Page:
Talk:Deformation (engineering)

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Merge with "Deformation mechanism map"[edit]

I am wondering if someone with experience in this area can judge whether the page deformation mechanism maps can be merged with this one.--Nathan Clement 15:28, 24 September 2007 (UTC)

I added merge tags as this has been an outstanding question for a long time, and given other discussions regarding this article (see Talk:Deformation (mechanics)) thought it should be resolved. David Hollman (Talk) 09:46, 8 September 2010 (UTC)
Oppose: although the map article is brief, it is easy to imagine that with expansion it could stand as a topic on its own. David Hollman (Talk) 09:46, 8 September 2010 (UTC)
Oppose - definitely deserves its own article in my view, there is a lot of information that could be incorporated into it, particularly from here. I won't promise to do it myself, although I may get round to it at some point. Mikenorton (talk) 14:59, 1 April 2011 (UTC)
Oppose - I also feel that the should have its own article. Surely the article should show the standard looking diagram. Then the individual regions, along with the relavent strain rate equation should be presented. Jrwst36 (talk) 07:52, 8 July 2011 (UTC)

Deformation of elastomers[edit]

I removed "As the name implies, elastic (rubber) has a rather large elastic deformation range." from the elastic deformation section because it is questionable.

Elastomers (including rubber) clearly return to their original length after large deformations, however as stated in their article they have a very non-linear response to stress and elastic deformation is usually characterised by a linear response. I don't know enough to correct the statement but thought it should be removed until someone who does comes along. 137.205.78.240 (talk) 11:21, 21 April 2008 (UTC)

elasticity is a measure of how much stress can be loaded onto a material without deforming it plastically. Since, elastomers can remain in the elastic deformation region at such large strains they are considered elastomers. The fact that their stress-strain curve is non-linear simply means that the Young's Modulus and Hooke's Law approximation does not apply to the stress-strain curve.
Summarizing, if the material can undergo high strains elastically, then it is an elastomer. The shape of the stress-strain curve has nothing to to with this.The Lamb of God (talk) 16:28, 15 September 2009 (UTC)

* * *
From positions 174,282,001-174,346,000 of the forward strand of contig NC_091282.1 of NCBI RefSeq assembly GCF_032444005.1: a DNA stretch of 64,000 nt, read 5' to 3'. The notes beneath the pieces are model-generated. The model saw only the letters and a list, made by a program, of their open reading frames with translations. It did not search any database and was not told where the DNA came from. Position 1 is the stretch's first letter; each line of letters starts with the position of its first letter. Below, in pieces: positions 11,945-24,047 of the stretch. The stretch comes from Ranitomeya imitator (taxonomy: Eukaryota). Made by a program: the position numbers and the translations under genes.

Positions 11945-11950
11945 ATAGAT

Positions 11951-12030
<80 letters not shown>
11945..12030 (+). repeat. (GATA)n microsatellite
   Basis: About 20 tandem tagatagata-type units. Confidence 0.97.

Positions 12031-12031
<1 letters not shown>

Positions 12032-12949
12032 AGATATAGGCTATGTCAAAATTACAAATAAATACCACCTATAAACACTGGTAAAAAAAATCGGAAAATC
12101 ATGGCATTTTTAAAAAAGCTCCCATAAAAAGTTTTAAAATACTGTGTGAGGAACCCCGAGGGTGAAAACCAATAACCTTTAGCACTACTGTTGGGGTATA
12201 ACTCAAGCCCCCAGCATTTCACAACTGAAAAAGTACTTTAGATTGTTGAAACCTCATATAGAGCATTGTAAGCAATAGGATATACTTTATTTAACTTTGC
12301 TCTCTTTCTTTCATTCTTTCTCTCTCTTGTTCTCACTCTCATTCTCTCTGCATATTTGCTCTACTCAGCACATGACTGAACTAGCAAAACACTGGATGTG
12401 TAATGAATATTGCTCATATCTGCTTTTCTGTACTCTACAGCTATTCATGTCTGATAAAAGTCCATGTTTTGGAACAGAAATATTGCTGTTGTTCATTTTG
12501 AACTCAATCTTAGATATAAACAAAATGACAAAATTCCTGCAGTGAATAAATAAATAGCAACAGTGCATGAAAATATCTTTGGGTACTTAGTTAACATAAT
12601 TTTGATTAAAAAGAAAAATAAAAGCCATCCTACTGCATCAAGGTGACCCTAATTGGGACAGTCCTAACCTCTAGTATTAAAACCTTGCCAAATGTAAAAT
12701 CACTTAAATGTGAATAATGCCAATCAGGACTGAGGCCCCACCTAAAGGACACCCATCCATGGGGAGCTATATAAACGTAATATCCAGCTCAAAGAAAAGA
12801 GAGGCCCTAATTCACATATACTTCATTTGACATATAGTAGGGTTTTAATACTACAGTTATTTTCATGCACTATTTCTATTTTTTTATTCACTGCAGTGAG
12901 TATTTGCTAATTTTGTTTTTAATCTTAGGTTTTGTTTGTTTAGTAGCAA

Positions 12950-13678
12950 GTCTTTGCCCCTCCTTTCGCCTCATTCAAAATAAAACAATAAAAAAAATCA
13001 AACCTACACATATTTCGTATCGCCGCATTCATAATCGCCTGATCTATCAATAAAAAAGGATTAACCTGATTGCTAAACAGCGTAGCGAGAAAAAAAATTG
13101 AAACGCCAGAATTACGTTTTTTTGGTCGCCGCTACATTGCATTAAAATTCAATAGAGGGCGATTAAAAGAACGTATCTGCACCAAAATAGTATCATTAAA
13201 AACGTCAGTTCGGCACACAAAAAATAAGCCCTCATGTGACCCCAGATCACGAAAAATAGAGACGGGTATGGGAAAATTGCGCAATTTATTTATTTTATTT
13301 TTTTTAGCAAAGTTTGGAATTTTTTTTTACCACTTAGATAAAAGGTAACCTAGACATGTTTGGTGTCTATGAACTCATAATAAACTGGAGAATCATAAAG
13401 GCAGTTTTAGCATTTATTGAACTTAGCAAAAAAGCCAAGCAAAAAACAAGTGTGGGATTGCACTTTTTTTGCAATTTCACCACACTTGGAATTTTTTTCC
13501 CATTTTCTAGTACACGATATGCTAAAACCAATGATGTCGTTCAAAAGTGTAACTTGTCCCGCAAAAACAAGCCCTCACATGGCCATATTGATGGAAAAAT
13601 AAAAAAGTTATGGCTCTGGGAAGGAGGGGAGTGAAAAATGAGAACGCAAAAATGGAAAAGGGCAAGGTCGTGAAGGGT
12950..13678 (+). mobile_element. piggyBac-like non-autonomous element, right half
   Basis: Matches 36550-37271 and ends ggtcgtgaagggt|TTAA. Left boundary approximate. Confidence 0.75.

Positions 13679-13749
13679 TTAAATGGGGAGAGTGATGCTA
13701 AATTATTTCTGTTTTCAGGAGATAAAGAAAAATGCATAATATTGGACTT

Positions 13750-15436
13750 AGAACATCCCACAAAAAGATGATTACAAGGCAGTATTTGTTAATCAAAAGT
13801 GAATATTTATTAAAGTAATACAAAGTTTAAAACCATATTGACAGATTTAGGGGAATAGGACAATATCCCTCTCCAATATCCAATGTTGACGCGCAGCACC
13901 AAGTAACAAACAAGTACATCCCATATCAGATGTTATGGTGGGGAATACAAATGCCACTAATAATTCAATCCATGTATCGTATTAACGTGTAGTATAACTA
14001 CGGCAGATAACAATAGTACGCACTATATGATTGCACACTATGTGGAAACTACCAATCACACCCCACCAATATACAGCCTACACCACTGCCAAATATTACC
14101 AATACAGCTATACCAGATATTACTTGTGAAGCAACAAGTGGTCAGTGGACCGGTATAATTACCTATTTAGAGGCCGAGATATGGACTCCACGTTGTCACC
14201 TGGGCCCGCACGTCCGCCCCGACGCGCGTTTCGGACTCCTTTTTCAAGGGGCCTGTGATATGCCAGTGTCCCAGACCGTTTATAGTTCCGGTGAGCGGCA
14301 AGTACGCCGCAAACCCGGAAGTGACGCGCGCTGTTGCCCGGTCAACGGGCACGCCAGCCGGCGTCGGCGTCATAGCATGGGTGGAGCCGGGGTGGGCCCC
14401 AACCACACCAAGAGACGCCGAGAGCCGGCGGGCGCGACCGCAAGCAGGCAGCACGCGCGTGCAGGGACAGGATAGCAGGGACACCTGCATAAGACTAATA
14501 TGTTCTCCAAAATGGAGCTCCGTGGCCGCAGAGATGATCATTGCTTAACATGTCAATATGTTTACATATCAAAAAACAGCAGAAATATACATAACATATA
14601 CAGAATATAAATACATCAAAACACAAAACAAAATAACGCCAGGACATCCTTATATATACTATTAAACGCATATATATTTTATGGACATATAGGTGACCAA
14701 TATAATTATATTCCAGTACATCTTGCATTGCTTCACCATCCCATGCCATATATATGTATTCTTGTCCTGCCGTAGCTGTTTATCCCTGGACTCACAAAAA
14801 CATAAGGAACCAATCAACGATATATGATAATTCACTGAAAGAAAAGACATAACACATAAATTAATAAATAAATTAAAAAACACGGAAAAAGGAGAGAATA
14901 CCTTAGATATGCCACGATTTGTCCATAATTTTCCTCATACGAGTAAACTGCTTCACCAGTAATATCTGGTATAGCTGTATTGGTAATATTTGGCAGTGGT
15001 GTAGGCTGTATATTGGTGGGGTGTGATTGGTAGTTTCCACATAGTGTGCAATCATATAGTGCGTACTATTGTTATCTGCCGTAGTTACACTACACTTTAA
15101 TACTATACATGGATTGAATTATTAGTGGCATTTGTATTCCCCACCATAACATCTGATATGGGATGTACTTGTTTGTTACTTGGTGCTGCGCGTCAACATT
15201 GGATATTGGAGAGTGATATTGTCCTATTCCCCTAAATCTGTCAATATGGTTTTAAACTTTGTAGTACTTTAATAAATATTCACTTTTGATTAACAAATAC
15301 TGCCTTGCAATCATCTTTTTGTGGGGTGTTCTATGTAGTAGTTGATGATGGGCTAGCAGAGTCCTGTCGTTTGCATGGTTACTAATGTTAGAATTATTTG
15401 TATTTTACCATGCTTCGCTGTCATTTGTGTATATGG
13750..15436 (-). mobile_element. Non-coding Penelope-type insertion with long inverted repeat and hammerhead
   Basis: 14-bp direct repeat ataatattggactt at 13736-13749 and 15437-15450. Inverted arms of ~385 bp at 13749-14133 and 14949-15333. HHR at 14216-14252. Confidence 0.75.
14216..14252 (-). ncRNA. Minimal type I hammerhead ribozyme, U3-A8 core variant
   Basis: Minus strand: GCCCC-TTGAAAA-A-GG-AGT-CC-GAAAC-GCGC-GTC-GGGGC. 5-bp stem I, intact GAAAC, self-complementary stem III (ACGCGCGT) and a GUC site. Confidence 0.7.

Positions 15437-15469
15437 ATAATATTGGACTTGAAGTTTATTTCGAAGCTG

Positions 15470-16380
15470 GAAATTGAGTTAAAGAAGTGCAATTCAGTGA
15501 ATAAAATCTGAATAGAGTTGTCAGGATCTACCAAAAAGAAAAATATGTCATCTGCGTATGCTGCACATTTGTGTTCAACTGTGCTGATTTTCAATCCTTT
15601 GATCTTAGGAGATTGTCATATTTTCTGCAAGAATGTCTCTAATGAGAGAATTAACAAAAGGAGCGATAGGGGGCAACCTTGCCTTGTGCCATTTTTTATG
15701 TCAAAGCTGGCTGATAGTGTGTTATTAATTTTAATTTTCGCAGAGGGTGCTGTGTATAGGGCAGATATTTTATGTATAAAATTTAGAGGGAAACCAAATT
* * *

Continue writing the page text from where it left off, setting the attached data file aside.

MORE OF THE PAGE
I added back the information about rubber. David Hollman (Talk) 09:28, 8 September 2010 (UTC)

Most and least elastic materials[edit]

It would be useful if the page listed the most and least elastic materials. Whilst ceramics and crystals are listed as not very elasitic, which is the least of them all? I thought it might be diamond, but don't know if that is true. Hardness and elasticity are not the same, but I suspect there is some correlation between the two properties. Drkirkby (talk) 22:08, 11 June 2009 (UTC)

More specifically materials would be referred to by their yield strength, tensile strength, or tensile ductility.
It would be easier to correlate hardness and brittleness. The onset of plastic deformation is at the point when the yield strength is breached, any deformation before the yield strength is reached is reversible and thus elastic. Since ceramics have such incredibly high yield strengths they tend to break from their brittleness long before they undergo plastic deformation, that is that they fracture by the propagation of preexisting cracks in the crystal structure. Materials that are softer have lower yield strengths but are able to deform plastically well before they fracture.
So, for the article to state that ceramics are not very elastic is misleading, they undergo almost only elastic deformation. In fact ceramics would simply be "not very plastic", as is mentioned, they would be very hard, and thus they would be very brittle.
So, the strict, more correct correlation is the harder the material the more brittle it is. This of course does break down with some more exotic materials. I will see if I can place up a table of yield strengths.The Lamb of God (talk) 16:20, 15 September 2009 (UTC)

Low importance[edit]

It's hard to see this subject is of low importance. It has a major impact on almost anything we buy or touch. —Preceding unsigned comment added by Drkirkby (talkcontribs) 22:11, 11 June 2009 (UTC)

If Deformation in this context includes "elongation", by which I mean the engineering term, as in % elongation, then it is a fundamental mechanical engineering concept. Hardly unimportant. Materials are generally specified in tensile strength and elongation as well as hardness and others. Wiredrabbit (talk) —Preceding undated comment added 22:32, 15 December 2010 (UTC).

Misconceptions Quote[edit]

Do we have a source for this quote? I would be interested in hearing where it came from. Otherwise, does it make sense to have it in quotes if it's just something we made up? Practicality (talk) 14:42, 28 January 2010 (UTC)

The quote is from Frank Herbert's Dune.
I've removed the quote because it's only loosely related and doesn't really add anything to the article. Wizard191 (talk) 18:30, 28 January 2010 (UTC)
The new Ref. here is not very good here either. Especially it did not support the old text. The main part on the cited page is that glass can be very strong if it is free of surface defects.--Ulrich67 (talk) 20:05, 23 March 2012 (UTC)

Internal Inter-Molecular Forces[edit]

Does "internal inter-molecular forces" refer specifically to Intermolecular forces or actually include Intramolecular forces? It would also be helpful to add a link to the article for clarification. BioticPixels (talk) 22:37, 2 January 2014 (UTC)